¶ 8 Due process does not require, however, that a statute be drafted with absolute precision. Fuenning v. Superior Court, 139 Ariz. 590, 598, 680 P.2d 121, 129 (1983). "It requires only that the language of a statute convey a definite warning of the proscribed conduct." Id.
¶ 9 The main thrust of defendant's attack on the portion of A.R.S. § 28-708(A) prohibiting an "exhibition of speed or acceleration" is that it fails to provide any clarification as to whether it encompasses both intentional and unintentional conduct. In upholding a similar statute from a challenge based on vagueness, the Colorado Supreme Court offered the following analysis:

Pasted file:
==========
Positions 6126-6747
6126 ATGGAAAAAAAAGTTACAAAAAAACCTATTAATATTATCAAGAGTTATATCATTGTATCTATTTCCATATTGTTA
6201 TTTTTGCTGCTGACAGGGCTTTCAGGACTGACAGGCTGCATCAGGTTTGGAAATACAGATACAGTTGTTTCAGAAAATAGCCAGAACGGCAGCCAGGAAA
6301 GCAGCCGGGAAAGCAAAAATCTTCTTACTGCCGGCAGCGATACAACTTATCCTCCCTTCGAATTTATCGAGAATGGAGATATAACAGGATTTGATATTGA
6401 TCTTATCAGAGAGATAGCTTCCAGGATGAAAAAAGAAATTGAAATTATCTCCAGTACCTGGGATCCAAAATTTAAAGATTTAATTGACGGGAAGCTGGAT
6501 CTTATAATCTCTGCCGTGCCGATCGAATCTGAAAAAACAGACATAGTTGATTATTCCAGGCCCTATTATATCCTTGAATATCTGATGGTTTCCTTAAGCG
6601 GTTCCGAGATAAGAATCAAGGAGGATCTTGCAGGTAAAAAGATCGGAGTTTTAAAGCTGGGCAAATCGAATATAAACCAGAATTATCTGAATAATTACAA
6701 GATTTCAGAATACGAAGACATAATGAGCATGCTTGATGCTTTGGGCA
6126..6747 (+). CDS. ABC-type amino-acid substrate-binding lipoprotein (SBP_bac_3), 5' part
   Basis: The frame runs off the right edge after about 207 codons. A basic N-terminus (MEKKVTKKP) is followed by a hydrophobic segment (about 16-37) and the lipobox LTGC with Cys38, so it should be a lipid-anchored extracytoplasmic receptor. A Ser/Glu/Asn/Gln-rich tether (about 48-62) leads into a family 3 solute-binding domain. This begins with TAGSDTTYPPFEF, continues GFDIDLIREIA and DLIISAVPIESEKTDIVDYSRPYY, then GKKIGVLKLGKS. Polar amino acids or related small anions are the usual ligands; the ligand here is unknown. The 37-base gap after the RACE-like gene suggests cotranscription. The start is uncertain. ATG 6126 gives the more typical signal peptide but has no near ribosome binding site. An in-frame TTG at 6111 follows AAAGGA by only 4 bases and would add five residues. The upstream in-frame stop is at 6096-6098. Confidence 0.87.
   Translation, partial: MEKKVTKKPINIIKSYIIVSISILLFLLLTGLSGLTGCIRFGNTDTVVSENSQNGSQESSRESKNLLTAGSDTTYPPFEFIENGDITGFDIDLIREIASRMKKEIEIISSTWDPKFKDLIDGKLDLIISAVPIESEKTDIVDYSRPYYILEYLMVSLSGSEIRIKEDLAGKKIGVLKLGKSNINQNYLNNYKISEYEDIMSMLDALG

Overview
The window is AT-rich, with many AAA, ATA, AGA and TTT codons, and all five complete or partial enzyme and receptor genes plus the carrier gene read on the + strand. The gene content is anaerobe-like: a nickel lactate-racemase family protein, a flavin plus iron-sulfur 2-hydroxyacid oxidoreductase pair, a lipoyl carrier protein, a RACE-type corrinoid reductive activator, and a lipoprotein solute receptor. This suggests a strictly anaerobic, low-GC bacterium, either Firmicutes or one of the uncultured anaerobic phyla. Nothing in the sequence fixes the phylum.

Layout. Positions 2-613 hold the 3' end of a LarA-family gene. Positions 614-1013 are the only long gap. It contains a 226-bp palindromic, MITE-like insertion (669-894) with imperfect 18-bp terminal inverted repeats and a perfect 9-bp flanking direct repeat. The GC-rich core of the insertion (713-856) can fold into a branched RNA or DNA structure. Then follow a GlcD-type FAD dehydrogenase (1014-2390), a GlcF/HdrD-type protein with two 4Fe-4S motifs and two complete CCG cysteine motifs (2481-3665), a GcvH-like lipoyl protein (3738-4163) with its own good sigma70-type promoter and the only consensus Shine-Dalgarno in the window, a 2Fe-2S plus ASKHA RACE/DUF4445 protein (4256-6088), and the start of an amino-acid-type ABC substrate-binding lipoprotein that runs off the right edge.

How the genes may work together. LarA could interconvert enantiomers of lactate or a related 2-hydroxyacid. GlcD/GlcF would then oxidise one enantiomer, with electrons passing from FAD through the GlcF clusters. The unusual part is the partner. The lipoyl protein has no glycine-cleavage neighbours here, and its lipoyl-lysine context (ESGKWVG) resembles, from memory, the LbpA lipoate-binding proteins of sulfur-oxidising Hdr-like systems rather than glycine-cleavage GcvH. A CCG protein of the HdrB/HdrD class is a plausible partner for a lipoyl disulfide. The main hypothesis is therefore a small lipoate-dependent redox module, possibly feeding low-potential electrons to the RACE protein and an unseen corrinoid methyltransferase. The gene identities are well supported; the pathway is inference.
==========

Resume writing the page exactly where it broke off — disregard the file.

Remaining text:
[W]e find that paragraph (1) defines two primary offenses, viz., the "speed or acceleration contest," and the "exhibition of speed or acceleration." "Speed" and "acceleration" are related terms. The former refers to the act or state of moving swiftly, while "acceleration" means the act of increasing the speed. Webster's Third New International Dictionary (1961). This statute, however, does not proscribe such conduct without further qualification for it next provides that the speed or acceleration must occur under circumstances of a "contest" or "exhibition" on a highway. A "contest" ordinarily implies a plurality of participants in a deliberate, competitive act (here of speed or acceleration), while an "exhibition" implies a person's display, for the purpose of attracting public attention, of the same acts. In our view, the terms employed in the instant statute give a clear and meaningful definition by virtue of their relation to each other. Besides, "speed" and "acceleration" are commonly used and understood words which are not necessary to reduce to more precise meanings than as used in this act. When [the statute] is construed as above detailed, it is apparent that paragraph (1) forbids intentional participation in operating motor vehicles competitively to test the swiftness of the vehicles involved. Further, it prohibits an individual's deliberate drawing of public attention to the vehicle's quality for swiftness. . . . For these reasons we consider the provisions of [the statute], as herein construed, to be sufficiently definite to meet the constitutional requirements of due process of law.